## Differential Pulse Code Modulation

### Section Overview

The quantization in the section Quantizing a Signal requires no a priori knowledge about the transmitted signal. In practice, you can often make educated guesses about the present signal based on past signal transmissions. Using such educated guesses to help quantize a signal is known as predictive quantization. The most common predictive quantization method is differential pulse code modulation (DPCM).

The functions `dpcmenco`, `dpcmdeco`, and `dpcmopt` can help you implement a DPCM predictive quantizer with a linear predictor.

### DPCM Terminology

To determine an encoder for such a quantizer, you must supply not only a partition and codebook as described in Represent Partitions and Represent Codebooks, but also a predictor. The predictor is a function that the DPCM encoder uses to produce the educated guess at each step. A linear predictor has the form

`y(k) = p(1)x(k-1) + p(2)x(k-2) + ... + p(m-1)x(k-m+1) + p(m)x(k-m)`

where x is the original signal, `y(k)` attempts to predict the value of `x(k)`, and `p` is an `m`-tuple of real numbers. Instead of quantizing `x` itself, the DPCM encoder quantizes the predictive error, x-y. The integer `m` above is called the predictive order. The special case when `m = 1` is called delta modulation.

### Represent Predictors

If the guess for the `k`th value of the signal `x`, based on earlier values of `x`, is

```y(k) = p(1)x(k-1) + p(2)x(k-2) +...+ p(m-1)x(k-m+1) + p(m)x(k-m) ```

then the corresponding predictor vector for toolbox functions is

```predictor = [0, p(1), p(2), p(3),..., p(m-1), p(m)] ```

Note

The initial zero in the predictor vector makes sense if you view the vector as the polynomial transfer function of a finite impulse response (FIR) filter.

### Example: DPCM Encoding and Decoding

A simple special case of DPCM quantizes the difference between the signal's current value and its value at the previous step. Thus the predictor is just `y(k) = x (k - 1)`. The code below implements this scheme. It encodes a sawtooth signal, decodes it, and plots both the original and decoded signals. The solid line is the original signal, while the dashed line is the recovered signals. The example also computes the mean square error between the original and decoded signals.

```predictor = [0 1]; % y(k)=x(k-1) partition = [-1:.1:.9]; codebook = [-1:.1:1]; t = [0:pi/50:2*pi]; x = sawtooth(3*t); % Original signal % Quantize x using DPCM. encodedx = dpcmenco(x,codebook,partition,predictor); % Try to recover x from the modulated signal. decodedx = dpcmdeco(encodedx,codebook,predictor); plot(t,x,t,decodedx,'--') legend('Original signal','Decoded signal','Location','NorthOutside'); distor = sum((x-decodedx).^2)/length(x) % Mean square error```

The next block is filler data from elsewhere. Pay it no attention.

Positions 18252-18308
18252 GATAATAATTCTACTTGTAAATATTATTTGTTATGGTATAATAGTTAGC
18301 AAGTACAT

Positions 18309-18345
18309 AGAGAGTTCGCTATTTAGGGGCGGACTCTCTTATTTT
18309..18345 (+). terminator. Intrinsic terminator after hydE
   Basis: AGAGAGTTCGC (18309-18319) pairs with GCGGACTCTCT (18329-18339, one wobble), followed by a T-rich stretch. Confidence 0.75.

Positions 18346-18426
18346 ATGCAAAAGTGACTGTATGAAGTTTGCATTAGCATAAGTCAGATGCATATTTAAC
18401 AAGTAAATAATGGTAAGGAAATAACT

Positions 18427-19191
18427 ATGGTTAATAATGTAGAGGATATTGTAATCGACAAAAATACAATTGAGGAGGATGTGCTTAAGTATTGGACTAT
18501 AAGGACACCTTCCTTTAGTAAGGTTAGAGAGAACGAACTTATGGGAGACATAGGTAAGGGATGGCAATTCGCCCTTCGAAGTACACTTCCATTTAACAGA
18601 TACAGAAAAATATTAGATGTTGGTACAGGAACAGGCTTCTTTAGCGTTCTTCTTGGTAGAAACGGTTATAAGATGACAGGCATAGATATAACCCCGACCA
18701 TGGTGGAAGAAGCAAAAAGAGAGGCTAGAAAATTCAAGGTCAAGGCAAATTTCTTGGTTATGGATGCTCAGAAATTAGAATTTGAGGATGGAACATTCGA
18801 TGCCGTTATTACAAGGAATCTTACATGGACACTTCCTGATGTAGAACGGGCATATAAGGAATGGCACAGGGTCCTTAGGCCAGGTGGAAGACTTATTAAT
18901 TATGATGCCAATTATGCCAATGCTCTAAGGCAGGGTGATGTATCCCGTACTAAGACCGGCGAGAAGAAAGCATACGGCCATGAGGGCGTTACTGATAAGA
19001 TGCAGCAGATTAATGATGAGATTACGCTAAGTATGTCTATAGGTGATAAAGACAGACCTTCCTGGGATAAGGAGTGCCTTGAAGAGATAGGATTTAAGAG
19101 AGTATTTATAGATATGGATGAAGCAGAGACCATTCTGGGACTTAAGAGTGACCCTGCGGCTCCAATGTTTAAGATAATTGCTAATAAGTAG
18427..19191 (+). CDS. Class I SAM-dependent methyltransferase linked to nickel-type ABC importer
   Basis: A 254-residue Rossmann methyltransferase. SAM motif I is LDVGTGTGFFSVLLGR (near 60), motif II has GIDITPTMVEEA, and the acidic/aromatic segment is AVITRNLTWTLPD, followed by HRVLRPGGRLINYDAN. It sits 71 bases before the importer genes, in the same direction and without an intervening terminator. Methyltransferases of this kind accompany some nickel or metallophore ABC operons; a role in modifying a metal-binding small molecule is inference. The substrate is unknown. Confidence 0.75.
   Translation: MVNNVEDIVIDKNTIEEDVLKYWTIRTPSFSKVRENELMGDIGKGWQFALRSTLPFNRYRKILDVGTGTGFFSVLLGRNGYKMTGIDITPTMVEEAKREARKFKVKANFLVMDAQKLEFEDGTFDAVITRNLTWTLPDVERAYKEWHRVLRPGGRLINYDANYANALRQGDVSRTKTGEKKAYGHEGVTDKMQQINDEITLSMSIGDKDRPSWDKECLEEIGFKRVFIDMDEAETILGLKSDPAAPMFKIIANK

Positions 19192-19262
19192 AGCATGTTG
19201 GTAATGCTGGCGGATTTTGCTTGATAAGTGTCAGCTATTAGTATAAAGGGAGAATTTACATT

The output is

```distor = 0.0327 ```

### Optimize DPCM Parameters

#### Section Overview

The section Optimize Quantization Parameters describes how to use training data with the `lloyds` function to help find quantization parameters that will minimize signal distortion.

This section describes similar procedures for using the `dpcmopt` function in conjunction with the two functions `dpcmenco` and `dpcmdeco`, which first appear in the previous section.

Note

The training data you use with `dpcmopt` should be typical of the kinds of signals you will actually be quantizing with `dpcmenco`.

#### Example: Comparing Optimized and Nonoptimized DPCM Parameters

This example is similar to the one in the last section. However, where the last example created `predictor`, `partition`, and `codebook` in a straightforward but haphazard way, this example uses the same codebook (now called `initcodebook`) as an initial guess for a new optimized codebook parameter. This example also uses the predictive order, 1, as the desired order of the new optimized predictor. The `dpcmopt` function creates these optimized parameters, using the sawtooth signal `x` as training data. The example goes on to quantize the training data itself; in theory, the optimized parameters are suitable for quantizing other data that is similar to `x`. Notice that the mean square distortion here is much less than the distortion in the previous example.

```t = [0:pi/50:2*pi]; x = sawtooth(3*t); % Original signal initcodebook = [-1:.1:1]; % Initial guess at codebook % Optimize parameters, using initial codebook and order 1. [predictor,codebook,partition] = dpcmopt(x,1,initcodebook); % Quantize x using DPCM. encodedx = dpcmenco(x,codebook,partition,predictor); % Try to recover x from the modulated signal. decodedx = dpcmdeco(encodedx,codebook,predictor); distor = sum((x-decodedx).^2)/length(x) % Mean square error```

The output is

```distor = 0.0063 ```